But at the same time, what I will say is that education around consent — watching parents now literally tell people, 'No, my 3-year-old does not want to hug you,' it brightens my outlook on what comes next. We always fall into this idea that we have to teach the youth and the youth, but I'm like actually, prevention, education, consent really also is, it needs to be available for adults also, adults need to engage in these services because it is highly unlikely that we know everything that we should know when it comes to sustaining healthy relationships.

Jenn Jarecki: The past 50 years haven't all gone smoothly for HOPE Works. In 2019, the entire eight person staff resigned over actions the board was considering taking with the organization's land. Staffers posted online that it was part of a long-term effort to counteract intolerance, racism and homophobia among organization leaders. I'm hoping you can talk to us about the lasting impacts of those departures on the organization.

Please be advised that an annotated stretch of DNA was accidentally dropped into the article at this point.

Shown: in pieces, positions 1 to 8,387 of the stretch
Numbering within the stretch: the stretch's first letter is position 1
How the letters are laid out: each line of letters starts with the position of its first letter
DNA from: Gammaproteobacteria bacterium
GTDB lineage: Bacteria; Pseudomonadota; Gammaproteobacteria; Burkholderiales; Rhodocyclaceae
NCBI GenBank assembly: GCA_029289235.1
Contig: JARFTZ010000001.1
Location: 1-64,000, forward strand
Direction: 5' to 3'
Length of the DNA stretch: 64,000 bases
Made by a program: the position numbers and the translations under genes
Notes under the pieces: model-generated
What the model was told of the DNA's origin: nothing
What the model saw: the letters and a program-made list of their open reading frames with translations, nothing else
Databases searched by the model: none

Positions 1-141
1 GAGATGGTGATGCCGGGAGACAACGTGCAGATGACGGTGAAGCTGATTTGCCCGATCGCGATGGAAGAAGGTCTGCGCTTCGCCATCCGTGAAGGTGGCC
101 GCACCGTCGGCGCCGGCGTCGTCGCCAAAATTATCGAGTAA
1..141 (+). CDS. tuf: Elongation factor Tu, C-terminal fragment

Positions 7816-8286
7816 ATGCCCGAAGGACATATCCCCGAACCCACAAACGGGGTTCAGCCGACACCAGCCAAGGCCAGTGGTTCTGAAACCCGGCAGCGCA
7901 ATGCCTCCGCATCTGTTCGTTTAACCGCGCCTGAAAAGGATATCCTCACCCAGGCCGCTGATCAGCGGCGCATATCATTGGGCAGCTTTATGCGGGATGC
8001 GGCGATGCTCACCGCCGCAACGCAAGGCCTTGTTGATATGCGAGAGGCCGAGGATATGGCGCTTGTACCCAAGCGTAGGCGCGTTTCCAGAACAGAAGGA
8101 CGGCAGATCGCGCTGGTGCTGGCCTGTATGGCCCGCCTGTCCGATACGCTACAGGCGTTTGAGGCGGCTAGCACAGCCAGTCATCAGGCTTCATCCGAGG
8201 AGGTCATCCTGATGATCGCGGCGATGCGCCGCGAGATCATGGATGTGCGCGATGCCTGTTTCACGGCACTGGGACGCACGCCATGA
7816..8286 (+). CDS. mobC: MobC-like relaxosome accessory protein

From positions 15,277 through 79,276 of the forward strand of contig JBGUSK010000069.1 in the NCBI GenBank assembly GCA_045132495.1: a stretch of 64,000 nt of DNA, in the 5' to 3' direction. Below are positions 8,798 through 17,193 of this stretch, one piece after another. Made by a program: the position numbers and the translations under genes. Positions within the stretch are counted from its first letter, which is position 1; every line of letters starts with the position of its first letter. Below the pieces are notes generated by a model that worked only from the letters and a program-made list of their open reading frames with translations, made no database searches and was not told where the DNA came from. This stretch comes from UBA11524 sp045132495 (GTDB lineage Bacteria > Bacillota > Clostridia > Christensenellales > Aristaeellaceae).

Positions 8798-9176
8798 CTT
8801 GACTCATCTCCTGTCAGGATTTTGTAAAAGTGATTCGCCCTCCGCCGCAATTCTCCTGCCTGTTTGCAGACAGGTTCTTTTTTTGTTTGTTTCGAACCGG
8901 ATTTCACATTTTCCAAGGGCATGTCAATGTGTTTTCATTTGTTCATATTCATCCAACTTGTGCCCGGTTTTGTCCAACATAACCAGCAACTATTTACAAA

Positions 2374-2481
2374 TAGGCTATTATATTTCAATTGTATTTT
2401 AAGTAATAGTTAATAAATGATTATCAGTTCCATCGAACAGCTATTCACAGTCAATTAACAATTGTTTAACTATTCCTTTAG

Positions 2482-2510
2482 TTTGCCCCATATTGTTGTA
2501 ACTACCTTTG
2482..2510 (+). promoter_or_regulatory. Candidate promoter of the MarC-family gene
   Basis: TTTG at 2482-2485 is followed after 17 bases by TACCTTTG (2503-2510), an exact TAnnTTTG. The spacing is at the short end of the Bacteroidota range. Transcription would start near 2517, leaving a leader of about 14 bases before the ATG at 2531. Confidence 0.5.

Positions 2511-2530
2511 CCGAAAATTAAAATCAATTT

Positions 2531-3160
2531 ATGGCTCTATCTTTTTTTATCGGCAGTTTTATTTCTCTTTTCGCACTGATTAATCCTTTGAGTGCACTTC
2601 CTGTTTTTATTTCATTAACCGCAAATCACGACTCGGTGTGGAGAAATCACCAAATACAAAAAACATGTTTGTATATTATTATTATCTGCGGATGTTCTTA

Natania Carter: All things can be true. So, here's all the things that I can tell you I have observed. One, it really — for those who understood what they were standing up for, they still showed up for survivors even if it meant it was one person for more than a month holding down that hotline by themselves. And then honoring, doing my best to honor the sacrifice also at the same time of those who left. So, really working hard to prove that organizations — and it doesn't matter if they're nonprofit or municipalities, it doesn't matter — trying to prove that dismantling white supremacist practices in organizations is possible. And though it won't look the way that people want it to look, if we do it, though, then that means every single individual will be seen as a person and not as a cog for productivity purposes, meaning that we'll be able to hold space for them when they're struggling, and in our work, vicarious trauma is real.